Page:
Post 199 ⇒ by Gautam Shah →
DOORS – INTERIOR and EXTERIOR EXPRESSIONS
Doors have dual expressions, the interior and the exterior one. The interior expression relates to the enclosure, restraint, control, predictable behaviour, family, a way of life, virtues, etc. The exterior expression is associated with unpredictable conditions, unrestrained behaviour, memories, connection to other elements of building, the relationship and comparison with other openings. The interior and exterior expressions interpolate to form the street or neighbourhood. The neighbourhood manifests at the threshold. It is the most dilemmatic element of the building. And it is this behavioural indecisiveness that causes very strongly differentiated architectural representation. The interior and exterior differences are perceived through the resultant architectonic vocabulary. The Door itself may be physically identical on both the faces, but its adjacent elements endow a different image.
Exterior doors are synonymous with many objects and expressions, such as, the entrance, gate, gateway, passage, portal, access, admission, admittance, ingress and way-in. Interior doors represent relief, escape, exit, safety, security, privacy, assurance, and control.
In various cultures, doors opening outward and inward, imply peculiar meaning. A door opening outward shows that one needs to be more accessible to others. Roman society permitted individuals of high honour to have external door opening outward. An inward opening door, however, indicates a desire for inner exploration and self-discovery. Common citizens of Roman society had doors opening inward. The door was always open to a stranger and community, secured by a dog or its image. Roman Goddess Cardea had powers obtained the Door god Janus ‘to open what is shut and to shut what is open’.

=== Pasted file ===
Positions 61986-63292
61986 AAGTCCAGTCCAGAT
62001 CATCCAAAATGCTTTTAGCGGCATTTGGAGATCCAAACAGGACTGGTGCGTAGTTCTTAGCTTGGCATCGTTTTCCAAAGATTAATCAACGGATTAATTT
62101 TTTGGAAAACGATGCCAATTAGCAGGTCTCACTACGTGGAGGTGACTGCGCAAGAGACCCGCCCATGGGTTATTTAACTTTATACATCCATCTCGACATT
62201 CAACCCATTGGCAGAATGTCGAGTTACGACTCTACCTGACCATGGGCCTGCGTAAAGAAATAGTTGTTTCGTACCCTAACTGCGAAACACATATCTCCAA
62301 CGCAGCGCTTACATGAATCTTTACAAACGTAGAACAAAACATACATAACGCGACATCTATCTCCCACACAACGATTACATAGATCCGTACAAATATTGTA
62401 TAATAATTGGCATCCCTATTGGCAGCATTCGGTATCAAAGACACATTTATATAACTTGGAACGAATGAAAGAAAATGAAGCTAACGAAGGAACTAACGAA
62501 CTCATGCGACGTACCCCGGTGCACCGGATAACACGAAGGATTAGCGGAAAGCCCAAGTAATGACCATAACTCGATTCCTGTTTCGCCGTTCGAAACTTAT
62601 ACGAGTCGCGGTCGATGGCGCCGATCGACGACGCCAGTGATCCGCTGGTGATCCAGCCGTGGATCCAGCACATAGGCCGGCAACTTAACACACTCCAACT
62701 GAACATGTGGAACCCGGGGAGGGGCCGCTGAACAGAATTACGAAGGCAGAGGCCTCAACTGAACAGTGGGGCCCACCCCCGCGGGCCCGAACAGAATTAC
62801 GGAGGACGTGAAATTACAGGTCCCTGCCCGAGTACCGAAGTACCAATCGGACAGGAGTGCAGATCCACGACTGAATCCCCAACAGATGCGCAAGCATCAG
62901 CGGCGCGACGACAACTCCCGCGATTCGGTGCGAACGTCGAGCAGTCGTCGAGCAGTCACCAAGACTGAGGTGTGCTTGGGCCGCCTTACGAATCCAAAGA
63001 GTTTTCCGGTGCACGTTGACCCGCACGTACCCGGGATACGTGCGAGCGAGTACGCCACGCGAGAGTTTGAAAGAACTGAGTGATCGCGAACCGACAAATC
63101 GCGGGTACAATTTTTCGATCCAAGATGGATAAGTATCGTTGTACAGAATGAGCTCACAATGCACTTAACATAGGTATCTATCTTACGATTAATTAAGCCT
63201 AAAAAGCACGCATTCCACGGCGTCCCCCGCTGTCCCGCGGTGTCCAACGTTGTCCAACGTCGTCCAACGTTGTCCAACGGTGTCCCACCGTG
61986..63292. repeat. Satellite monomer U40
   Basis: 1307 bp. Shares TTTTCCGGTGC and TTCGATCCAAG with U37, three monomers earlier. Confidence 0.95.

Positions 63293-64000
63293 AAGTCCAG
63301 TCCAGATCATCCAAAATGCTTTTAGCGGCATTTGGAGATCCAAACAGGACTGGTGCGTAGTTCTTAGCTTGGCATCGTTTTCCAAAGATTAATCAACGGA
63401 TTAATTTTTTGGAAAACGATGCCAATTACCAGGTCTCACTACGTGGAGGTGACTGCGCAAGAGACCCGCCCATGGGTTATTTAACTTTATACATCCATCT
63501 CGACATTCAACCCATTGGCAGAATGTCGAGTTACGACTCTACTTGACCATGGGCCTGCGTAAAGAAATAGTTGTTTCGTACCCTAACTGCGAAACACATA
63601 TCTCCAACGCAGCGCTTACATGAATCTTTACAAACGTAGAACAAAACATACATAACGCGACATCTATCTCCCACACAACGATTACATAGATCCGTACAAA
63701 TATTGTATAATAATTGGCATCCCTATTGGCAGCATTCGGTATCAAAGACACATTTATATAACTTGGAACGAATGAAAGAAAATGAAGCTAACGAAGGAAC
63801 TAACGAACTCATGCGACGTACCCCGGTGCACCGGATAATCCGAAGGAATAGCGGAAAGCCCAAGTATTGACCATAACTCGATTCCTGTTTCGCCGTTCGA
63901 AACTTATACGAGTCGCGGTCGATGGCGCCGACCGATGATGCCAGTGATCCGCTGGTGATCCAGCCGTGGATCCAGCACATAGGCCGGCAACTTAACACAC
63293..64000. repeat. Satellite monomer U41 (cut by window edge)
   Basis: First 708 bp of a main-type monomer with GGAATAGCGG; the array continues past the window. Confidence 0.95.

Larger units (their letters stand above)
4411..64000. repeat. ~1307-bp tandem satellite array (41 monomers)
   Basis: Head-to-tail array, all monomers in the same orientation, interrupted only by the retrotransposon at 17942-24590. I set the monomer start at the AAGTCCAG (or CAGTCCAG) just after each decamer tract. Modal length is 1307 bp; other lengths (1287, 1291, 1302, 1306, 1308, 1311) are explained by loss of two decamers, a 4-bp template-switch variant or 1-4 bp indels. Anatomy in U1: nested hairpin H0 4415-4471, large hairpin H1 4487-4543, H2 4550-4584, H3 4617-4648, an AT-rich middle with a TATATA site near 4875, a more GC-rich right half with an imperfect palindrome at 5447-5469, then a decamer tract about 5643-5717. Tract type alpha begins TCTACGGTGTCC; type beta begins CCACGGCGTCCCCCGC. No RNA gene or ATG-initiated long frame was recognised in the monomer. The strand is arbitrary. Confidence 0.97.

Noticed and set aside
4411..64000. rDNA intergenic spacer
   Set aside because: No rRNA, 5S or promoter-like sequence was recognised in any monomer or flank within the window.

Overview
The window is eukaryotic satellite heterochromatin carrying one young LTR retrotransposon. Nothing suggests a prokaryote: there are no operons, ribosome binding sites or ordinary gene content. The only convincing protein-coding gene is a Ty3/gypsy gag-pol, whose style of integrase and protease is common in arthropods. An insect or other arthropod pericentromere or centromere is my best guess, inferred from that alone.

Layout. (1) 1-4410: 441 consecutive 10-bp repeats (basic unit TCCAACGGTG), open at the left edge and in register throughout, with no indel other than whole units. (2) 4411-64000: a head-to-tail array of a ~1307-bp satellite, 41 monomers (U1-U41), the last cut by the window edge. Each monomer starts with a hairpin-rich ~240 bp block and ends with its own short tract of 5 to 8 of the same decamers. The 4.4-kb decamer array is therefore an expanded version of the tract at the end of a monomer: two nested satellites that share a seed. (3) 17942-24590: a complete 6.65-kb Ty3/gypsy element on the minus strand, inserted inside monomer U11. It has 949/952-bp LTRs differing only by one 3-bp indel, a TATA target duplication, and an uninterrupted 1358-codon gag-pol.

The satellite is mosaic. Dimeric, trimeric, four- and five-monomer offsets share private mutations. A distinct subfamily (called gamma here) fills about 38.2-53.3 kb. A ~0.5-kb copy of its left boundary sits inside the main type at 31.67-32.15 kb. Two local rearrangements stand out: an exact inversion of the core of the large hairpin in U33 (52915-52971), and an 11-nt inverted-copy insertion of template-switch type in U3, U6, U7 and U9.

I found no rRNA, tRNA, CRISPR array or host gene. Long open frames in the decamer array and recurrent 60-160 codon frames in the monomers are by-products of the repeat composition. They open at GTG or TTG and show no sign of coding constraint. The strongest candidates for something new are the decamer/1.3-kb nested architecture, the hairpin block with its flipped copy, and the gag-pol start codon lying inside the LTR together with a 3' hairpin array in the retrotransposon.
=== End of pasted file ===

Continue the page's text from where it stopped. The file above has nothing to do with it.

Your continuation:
For the Japanese ‘the door to happiness opens outward. A door simply imposes itself upon the room when it opens inward. Having the door open inwards has the outside intruding upon the inside’.
Feudal schools of etiquette prescribe all kinds of norms for opening a door and coming into a room. Sukisha, well-bred people use the hand, nearest the door to open it a few inches (the length of a forefinger, to be exact) and then switch hands to slide it back the rest of the way. A man is judged by how he opens a door and a woman by how she shuts. This is so because in a room with a group of men, a woman served the food and take a leave. She would be observed closing the door behind her with grace. The balanced and graceful action of folding down one’s knees on the floor, moving into a room, keeping at a level equal to others already in the room, were part of larger ceremony. The skills of opening and closing a sliding Japanese doors are part of reishiki, proper form or etiquette.
The exterior door is pronounced due to elements and functions that forms the entrance. In modern cities, the exterior door, as the entrance, is omni present at street level. The same door begins to diminish when the buildings are fed by underground parking, subterranean metro trains. In media, the window and the wall structure now carry the image of the city and the building, which was once sensed by the entrance. High level access from elevated track roads and trains, air and helicopter travel, is reinforcing the image of architecture that has no setting for the door. The door technology instead of being dependent on the physical form for the shutter, is moving to invisible surveillance and control.
An exterior door is the major or more used opening system and it controls the illumination, intrusion, acoustical disturbance, visual engagement, social interference, movement of air and pollution and thermal emissions. Throughout history and across cultures, doors, doorways, portals, gates and thresholds have been potent objects and symbols of superstition, rites and rituals, psychological change, transcendental and religious experience.
The interior doors are now less frequent in spaces. Single space residences, single or two person occupancy homes, open-office layouts, multi-shop malls, all have fewer inner doors. Interior spaces are more recognized by the amenities and facilities, rather then the architectural barriers including doors. An interior door is a facility, and a demountable and relocatable one. An interior door leads one out of a space, to another space, but that can also occur with a plain gap. Interior doors in a passage are bridgeheads.